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Sven Stumbauer: AML and sanctions compliance still not high priority for boards

Boards of directors at financial institutions play a crucial role in the adoption and implementation of effective enterprise-wide Anti-Money Laundering (AML) and sanctions compliance programs.

It’s up to them and senior management to set the strategy, ensure there are adequate resources, and empower leaders to promote an effective AML compliance program and monitor the organization’s risk profile.

Based on findings from our 2017 Global Anti-Money Laundering and Sanctions Compliance survey, however, many boards appear to be falling short in meeting this important requirement. Out of 361 financial institutions that participated in AlixPartners’ survey, 20 percent of the institutions indicated that they “do not provide AML and sanctions compliance training for their boards of directors or are unaware whether their boards are being briefed on AML and sanctions matters.”

Several regulatory enforcement actions in recent years have called for the establishment of AML/sanctions compliance committees composed of outside directors. Actions have also held board members personally accountable for financial institutions’ lack of compliance, and in some cases, resulted in exposure to shareholder litigation risk.

Tone at the top. This remains as vital as ever in preventing and detecting wrongdoing. It’s still one of the main ingredients that can make or break an AML/sanctions compliance program. Ultimately, the responsibility for establishing a financial institution’s strategic vision rests with the board of directors and senior management. As part of that vision, it is important that financial institutions establish AML/sanctions compliance tolerance. And that includes establishing proper incentives — including compensation measures — to meet needed goals.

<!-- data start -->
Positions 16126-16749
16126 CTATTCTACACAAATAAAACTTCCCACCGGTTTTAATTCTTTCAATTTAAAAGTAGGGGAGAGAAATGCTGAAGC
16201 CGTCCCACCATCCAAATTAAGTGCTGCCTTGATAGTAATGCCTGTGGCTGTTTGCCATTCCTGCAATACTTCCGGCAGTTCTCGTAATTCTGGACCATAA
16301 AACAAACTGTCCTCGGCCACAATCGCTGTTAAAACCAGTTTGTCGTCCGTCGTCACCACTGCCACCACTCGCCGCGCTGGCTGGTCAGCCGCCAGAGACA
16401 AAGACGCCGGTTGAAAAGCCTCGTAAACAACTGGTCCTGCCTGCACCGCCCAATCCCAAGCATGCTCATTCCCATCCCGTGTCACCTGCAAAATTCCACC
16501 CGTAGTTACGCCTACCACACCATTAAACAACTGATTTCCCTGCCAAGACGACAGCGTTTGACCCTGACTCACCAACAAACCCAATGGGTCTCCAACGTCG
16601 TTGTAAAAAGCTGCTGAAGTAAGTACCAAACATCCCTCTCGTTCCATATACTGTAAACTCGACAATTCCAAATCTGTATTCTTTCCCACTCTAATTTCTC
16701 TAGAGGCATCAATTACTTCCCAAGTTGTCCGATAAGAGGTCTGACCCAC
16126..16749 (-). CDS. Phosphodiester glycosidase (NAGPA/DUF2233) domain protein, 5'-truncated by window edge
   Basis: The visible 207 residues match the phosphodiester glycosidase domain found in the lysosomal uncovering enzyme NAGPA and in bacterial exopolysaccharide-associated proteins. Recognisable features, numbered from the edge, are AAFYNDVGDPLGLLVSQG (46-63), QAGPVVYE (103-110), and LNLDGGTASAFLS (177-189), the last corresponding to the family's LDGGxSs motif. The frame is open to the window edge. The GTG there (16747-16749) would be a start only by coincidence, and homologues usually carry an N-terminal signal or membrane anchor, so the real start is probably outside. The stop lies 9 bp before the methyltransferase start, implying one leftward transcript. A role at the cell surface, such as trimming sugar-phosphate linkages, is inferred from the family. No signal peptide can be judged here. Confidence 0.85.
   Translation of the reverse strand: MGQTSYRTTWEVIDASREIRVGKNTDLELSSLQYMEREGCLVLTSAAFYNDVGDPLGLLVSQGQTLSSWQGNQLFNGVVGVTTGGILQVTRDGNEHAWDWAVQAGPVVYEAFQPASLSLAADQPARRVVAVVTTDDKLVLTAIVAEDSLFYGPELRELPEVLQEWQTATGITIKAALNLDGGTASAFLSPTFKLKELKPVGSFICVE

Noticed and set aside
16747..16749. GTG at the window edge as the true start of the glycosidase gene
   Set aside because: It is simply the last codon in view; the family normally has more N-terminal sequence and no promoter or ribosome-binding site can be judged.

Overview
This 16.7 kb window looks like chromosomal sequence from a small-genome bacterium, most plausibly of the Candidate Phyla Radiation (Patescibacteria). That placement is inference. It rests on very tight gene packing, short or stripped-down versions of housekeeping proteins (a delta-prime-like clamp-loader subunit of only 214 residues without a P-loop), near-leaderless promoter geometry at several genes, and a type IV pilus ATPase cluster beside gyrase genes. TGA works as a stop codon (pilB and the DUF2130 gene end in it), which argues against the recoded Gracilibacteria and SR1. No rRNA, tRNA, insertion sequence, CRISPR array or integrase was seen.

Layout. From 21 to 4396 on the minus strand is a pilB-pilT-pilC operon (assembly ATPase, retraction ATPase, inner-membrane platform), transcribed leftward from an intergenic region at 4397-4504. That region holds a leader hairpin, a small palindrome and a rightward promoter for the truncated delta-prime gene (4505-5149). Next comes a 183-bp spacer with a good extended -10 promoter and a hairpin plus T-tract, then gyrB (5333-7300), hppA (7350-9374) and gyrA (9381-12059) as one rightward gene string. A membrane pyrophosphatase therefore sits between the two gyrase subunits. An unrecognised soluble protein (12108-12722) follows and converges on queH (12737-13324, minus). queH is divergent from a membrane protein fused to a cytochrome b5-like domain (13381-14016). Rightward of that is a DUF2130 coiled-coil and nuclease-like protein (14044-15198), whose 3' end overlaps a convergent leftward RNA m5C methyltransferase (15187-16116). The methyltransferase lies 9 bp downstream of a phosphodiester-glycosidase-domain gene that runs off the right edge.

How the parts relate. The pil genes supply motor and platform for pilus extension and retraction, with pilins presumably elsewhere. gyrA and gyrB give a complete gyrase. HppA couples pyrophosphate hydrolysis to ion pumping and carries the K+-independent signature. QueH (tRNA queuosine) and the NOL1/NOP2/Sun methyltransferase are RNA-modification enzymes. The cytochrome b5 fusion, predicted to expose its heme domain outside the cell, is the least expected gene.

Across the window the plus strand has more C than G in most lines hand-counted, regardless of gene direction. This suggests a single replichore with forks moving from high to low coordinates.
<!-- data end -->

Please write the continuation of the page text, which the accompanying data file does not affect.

Boards should be trained periodically on legal and regulatory requirements, the penalties for noncompliance, and their financial institutions’ overall AML and sanctions risks. Similarly, senior management outside of the AML and sanctions compliance function should take an active approach in managing risks.

Compliance efforts must go beyond just meeting technical regulatory requirements. The efforts should be embedded within the business, and AML and sanctions compliance should be aligned with overall business objectives. Until all stakeholders are aligned, financial institutions’ AML/sanctions compliance costs will continue to rise despite ongoing investments in this area.

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Sven Stumbauer, pictured above, is a Managing Director of Alix Partners based in New York. He serves financial institutions globally in the areas of anti–money laundering (AML) and sanctions. He has advised clients and regulatory bodies in more than 40 countries, including the DOJ, SEC, FINRA, the Federal Reserve, the OCC, and the FDIC. He can be contacted here.

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